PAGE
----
Treasury yields reached a new two-year high today and are very close to breaching the 3% barrier for the first time since early 2011.We are of the opinion that rising (US) bond yields are a positive sign because it suggests more (US) economic optimism.
Cyclical stocks should benefit from this economic growth (higher yields). Cyclical stocks include anything that is economically-sensitive including autos, metals, papers, machinery, chemicals and transportation. Examples of cyclical stocks (part o the CYC index) are Fedex, Goodyear, HP, Citi, Caterpillar, etc. By contrast, consumer staple stocks (beverages, food, drugs, tobacco, and personal products) usually lag in this growth environment.
Stockcharts.com’s John Murphy explain the facts above (that higher yields are better for cyclicals) with a simple chart.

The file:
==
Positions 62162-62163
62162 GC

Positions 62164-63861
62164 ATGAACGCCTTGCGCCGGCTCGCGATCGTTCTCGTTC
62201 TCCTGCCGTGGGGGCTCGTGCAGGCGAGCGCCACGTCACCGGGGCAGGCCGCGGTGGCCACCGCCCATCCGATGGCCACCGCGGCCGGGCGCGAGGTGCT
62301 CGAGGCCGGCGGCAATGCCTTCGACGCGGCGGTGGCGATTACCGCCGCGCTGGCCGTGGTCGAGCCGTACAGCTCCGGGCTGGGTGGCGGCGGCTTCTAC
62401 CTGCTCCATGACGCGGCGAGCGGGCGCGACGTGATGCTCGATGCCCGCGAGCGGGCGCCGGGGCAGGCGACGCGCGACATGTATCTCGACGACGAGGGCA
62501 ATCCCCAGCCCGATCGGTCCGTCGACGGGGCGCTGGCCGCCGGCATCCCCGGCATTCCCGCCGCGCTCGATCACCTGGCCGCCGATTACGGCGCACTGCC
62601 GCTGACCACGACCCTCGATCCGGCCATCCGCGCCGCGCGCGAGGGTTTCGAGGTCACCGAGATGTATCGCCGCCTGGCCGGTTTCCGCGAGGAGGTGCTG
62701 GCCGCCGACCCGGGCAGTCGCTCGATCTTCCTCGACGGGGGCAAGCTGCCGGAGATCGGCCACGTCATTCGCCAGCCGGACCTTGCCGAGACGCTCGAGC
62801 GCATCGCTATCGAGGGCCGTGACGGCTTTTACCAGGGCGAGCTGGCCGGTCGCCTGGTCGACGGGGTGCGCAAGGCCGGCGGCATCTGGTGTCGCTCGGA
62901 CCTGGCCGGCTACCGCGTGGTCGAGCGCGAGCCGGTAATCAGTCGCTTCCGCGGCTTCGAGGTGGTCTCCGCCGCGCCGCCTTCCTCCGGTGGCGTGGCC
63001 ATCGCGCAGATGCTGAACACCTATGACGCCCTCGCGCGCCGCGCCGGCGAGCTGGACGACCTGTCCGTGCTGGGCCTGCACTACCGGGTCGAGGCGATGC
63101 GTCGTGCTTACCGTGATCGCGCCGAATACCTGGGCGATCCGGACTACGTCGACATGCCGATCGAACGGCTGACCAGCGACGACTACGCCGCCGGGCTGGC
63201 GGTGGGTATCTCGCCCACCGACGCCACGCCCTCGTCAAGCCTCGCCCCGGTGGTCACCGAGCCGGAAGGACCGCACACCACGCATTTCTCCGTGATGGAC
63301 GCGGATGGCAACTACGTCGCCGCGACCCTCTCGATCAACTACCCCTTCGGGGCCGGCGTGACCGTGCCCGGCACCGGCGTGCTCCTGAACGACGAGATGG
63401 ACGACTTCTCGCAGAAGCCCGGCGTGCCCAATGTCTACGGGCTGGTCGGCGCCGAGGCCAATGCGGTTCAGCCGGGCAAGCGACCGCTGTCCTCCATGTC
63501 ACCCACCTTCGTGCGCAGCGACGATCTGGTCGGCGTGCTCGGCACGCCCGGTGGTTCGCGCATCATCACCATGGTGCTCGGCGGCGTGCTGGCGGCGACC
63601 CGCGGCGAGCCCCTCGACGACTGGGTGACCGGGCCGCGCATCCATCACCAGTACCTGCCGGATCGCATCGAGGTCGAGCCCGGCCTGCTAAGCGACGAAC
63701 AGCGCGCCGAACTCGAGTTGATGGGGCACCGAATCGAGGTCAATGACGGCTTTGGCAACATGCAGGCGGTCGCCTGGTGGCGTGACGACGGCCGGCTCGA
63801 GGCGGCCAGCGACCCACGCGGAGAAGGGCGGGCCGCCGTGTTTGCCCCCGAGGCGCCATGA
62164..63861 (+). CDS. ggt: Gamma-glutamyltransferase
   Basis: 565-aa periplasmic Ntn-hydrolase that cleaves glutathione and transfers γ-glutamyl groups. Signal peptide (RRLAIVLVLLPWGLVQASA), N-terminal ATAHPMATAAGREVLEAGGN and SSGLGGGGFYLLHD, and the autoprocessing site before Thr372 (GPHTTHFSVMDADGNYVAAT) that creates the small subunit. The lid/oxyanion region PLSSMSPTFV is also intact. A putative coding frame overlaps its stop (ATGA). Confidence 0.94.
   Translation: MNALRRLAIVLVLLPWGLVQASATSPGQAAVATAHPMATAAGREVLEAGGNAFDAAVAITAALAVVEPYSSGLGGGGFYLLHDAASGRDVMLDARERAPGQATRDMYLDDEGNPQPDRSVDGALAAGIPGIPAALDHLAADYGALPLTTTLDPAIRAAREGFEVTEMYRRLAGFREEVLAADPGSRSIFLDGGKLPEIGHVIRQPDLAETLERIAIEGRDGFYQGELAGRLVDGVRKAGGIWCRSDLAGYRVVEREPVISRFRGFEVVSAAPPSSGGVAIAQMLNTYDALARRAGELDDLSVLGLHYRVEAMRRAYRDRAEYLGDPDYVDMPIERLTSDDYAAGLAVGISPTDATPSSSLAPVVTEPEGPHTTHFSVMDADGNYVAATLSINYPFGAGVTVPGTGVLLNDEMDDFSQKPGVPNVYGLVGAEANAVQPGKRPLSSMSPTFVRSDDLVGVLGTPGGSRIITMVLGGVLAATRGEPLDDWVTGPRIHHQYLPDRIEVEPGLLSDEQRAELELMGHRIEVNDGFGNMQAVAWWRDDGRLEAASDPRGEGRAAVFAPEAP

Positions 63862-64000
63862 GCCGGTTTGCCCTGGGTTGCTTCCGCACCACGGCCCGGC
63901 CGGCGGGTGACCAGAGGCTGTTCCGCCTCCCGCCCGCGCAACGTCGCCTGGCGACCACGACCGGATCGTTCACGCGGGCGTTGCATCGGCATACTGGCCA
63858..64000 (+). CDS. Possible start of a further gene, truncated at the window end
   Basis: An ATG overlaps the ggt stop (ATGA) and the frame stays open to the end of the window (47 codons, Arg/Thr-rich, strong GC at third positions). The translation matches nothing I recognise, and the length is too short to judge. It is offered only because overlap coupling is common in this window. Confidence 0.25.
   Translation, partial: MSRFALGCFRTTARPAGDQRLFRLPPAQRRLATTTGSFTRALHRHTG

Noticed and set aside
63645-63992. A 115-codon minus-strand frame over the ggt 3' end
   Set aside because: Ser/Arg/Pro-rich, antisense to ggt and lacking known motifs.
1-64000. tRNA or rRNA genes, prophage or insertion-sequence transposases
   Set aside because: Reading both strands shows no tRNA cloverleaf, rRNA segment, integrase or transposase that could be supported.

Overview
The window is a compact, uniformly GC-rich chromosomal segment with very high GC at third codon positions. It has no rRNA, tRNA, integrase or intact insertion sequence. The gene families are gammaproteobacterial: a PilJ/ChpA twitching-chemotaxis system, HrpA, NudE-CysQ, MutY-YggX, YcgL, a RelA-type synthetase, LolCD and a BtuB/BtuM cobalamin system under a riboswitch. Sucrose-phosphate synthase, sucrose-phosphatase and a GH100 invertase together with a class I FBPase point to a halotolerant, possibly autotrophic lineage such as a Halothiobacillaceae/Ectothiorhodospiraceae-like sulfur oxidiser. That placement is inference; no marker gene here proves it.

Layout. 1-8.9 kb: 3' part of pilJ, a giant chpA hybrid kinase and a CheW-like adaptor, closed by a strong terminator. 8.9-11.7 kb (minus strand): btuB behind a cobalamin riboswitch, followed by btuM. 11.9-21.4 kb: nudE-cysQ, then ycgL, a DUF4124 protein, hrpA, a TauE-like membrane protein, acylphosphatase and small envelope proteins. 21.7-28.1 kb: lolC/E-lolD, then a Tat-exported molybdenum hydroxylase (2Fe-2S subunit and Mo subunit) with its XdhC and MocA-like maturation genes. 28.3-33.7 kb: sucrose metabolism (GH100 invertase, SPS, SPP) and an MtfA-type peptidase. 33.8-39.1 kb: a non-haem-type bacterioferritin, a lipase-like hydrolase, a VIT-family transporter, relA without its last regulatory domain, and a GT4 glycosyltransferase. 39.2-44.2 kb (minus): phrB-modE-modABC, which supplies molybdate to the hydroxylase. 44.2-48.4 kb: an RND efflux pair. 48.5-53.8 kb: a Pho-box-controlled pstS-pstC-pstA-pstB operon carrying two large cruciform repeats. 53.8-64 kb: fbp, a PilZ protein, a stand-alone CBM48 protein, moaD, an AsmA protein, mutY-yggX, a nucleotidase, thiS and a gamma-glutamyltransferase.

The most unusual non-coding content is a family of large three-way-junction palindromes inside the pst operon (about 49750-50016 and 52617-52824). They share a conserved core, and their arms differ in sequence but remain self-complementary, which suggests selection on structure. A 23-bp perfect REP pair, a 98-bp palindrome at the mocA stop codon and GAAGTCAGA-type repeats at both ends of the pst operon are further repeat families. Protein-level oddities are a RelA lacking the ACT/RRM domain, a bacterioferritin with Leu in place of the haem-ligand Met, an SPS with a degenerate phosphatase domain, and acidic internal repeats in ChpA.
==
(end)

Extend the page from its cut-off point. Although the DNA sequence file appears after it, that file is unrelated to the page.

“The black line in the chart is a “ratio” of the MS Cyclicals Index (CYC)divided by the MS Consumers Index (CMR). The green area plots the 10-Year T-Note Yield (TNX). The CYC/CMR ratio turned up last summer (2012) along with bond yields. An even stronger ratio upturn took place starting in April of this year when bond yields turned up in more dramatic fashion. Since mid-April (as bond yields were rising), the cyclicals index has gained 13% versus a 2% gain for consumer stocks (the CYC doubled the 6.7% gain in the the S&P 500 during the same period). The stronger performance by the index of economically-sensitive stocks appears to support the idea that investors are interpreting the rise in bond yields as a sign of economic strength. Stocks usually do better than bonds in a rising rate environment. Stocks also usually do better when cyclical stocks are leading them higher. Like autos.”